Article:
Spotlight Report

North Carolina’s Capital Gains Tax: It’s time to consider a change

posted on in Economic Growth & Development, Spending & Taxes
Featured Image

In 2013 North Carolina instituted sweeping tax reform and began the process of making its tax system more efficient and more consistent with liberty.
There are important areas of the tax code that still need to be reformed, and the treatment of capital gains is one of those areas.
Capital gains taxes penalize saving, investment, and therefore entrepreneurship.
They do this by imposing a second layer of taxation on equity investment.
The most straightforward way to end this bias is to eliminate the tax on capital gains completely.
If abolition of the capital gains tax is considered to be too difficult a task politically, then North Carolina could take the same approach as the federal government and tax capital gains at a lower rate than ordinary income.
Another approach would be to follow the lead of some other states. For example, South Carolina allows taxpayers to reduce their capital gains by 44 percent before applying the tax, while Wisconsin allows for an exclusion of 30 percent.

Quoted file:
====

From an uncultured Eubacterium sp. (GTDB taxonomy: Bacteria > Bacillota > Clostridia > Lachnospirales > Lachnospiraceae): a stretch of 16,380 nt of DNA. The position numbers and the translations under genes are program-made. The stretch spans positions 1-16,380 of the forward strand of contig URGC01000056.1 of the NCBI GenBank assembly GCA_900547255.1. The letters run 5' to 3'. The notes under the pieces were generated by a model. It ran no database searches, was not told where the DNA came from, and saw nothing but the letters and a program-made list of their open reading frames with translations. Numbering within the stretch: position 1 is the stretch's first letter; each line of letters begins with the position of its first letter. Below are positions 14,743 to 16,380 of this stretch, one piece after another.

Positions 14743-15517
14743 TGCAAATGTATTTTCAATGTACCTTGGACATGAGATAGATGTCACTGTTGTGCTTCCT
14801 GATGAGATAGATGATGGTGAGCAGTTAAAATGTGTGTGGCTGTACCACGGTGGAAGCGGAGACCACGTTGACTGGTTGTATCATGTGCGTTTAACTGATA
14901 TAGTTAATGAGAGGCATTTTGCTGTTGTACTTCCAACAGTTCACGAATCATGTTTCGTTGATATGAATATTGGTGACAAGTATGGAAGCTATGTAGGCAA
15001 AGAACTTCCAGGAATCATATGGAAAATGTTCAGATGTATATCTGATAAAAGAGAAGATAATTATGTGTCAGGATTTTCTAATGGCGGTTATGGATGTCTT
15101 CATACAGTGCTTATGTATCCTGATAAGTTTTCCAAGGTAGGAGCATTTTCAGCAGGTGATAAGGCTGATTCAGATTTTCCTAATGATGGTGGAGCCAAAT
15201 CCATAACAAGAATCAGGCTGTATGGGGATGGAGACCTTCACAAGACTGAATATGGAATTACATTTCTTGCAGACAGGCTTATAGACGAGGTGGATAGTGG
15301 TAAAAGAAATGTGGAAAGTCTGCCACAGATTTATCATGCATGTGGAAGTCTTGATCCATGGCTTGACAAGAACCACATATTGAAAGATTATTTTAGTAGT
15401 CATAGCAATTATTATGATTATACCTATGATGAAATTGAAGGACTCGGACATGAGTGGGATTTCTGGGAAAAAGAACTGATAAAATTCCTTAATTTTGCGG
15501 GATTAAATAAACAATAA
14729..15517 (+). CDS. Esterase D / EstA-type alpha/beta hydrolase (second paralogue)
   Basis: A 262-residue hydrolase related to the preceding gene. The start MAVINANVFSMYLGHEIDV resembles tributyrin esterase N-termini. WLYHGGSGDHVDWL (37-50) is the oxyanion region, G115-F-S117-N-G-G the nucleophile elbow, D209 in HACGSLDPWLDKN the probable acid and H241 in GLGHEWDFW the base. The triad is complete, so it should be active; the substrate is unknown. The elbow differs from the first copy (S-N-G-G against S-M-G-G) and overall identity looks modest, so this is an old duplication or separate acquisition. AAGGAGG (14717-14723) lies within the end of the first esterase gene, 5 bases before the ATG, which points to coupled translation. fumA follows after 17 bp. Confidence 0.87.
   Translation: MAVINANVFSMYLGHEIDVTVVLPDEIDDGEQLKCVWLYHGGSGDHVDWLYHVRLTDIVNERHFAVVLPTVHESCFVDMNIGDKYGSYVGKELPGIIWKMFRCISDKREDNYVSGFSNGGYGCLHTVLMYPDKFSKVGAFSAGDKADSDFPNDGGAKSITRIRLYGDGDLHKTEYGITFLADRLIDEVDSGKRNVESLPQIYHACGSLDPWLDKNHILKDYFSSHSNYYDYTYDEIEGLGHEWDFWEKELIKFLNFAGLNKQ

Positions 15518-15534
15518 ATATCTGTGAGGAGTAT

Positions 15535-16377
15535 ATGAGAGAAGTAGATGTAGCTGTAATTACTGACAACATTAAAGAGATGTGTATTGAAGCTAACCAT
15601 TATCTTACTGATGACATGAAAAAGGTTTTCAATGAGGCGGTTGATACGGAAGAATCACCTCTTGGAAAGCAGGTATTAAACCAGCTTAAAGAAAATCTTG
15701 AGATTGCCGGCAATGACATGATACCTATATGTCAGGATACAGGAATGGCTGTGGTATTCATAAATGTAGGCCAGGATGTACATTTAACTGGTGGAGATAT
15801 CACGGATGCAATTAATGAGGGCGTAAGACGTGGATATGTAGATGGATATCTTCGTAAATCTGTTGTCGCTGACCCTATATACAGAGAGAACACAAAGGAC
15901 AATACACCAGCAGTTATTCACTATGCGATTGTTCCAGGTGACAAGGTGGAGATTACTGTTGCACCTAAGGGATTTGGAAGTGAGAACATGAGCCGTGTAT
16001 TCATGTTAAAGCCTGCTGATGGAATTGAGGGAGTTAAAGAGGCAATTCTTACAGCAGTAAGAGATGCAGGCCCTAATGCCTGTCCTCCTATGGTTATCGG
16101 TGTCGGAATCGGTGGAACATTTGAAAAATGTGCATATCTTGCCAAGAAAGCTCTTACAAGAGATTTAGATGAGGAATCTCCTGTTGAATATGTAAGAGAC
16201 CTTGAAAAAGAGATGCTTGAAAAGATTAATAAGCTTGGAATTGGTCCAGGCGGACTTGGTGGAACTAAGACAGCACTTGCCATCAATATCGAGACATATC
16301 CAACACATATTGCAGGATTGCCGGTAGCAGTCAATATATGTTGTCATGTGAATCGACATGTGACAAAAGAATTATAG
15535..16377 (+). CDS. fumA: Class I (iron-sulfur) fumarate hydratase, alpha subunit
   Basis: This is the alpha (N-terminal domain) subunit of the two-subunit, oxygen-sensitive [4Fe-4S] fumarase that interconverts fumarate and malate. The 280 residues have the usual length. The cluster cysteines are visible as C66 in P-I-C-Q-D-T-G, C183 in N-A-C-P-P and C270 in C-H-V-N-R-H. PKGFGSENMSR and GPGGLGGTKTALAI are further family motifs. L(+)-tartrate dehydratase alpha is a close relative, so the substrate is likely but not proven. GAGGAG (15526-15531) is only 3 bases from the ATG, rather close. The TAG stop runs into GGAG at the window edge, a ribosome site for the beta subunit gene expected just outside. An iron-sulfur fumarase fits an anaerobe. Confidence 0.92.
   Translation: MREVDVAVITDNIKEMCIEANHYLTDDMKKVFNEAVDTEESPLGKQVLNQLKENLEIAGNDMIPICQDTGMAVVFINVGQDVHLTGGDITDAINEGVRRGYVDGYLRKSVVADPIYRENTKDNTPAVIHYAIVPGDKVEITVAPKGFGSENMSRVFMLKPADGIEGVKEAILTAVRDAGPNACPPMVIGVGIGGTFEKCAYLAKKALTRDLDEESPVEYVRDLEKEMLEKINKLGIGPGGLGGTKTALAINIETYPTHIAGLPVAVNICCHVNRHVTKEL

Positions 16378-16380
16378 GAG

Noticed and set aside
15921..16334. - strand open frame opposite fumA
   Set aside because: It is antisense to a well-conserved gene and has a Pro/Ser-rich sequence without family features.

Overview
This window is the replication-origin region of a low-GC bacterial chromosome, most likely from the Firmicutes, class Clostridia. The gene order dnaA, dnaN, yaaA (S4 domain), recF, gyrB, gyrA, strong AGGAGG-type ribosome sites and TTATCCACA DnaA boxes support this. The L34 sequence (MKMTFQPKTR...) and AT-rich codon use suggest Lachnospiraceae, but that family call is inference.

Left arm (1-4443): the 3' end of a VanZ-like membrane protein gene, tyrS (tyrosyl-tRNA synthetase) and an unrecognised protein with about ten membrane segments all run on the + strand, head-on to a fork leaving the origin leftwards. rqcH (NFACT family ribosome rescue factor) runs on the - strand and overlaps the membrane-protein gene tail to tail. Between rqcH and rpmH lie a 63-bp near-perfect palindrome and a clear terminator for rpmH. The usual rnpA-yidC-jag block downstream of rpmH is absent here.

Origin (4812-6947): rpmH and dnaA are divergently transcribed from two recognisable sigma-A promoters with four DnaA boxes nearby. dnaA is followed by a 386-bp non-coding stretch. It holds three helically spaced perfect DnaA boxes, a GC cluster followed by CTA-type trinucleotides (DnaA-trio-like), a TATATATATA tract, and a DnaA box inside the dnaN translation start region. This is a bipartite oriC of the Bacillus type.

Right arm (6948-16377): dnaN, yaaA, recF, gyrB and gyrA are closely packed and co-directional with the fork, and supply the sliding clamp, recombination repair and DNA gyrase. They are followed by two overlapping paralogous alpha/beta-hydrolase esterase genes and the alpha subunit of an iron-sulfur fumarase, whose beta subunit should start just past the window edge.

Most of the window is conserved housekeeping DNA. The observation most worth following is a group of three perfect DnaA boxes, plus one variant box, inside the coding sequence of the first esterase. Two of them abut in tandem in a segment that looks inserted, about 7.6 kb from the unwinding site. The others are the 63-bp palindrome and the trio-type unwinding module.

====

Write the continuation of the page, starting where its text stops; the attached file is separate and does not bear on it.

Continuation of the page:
Spotlight 461 North Carolina’s Capital Gains Tax: It’s time to consider a change

Roy Cordato is Senior Economist and Resident Scholar at the John Locke Foundation. From January 2001 to March 2017, he held the position of Vice President for Research at the Locke Foundation. He is also an adjunct faculty member in… ...

Donate Today

About John Locke Foundation

We are North Carolina’s Most Trusted and Influential Source of Common Sense. The John Locke Foundation was created in 1990 as an independent, nonprofit think tank that would work “for truth, for freedom, and for the future of North Carolina.” The Foundation is named for John Locke (1632-1704), an English philosopher whose writings inspired Thomas Jefferson and the other Founders.

The John Locke Foundation is a 501(c)(3) research institute and is funded solely from voluntary contributions from individuals, corporations, and charitable foundations.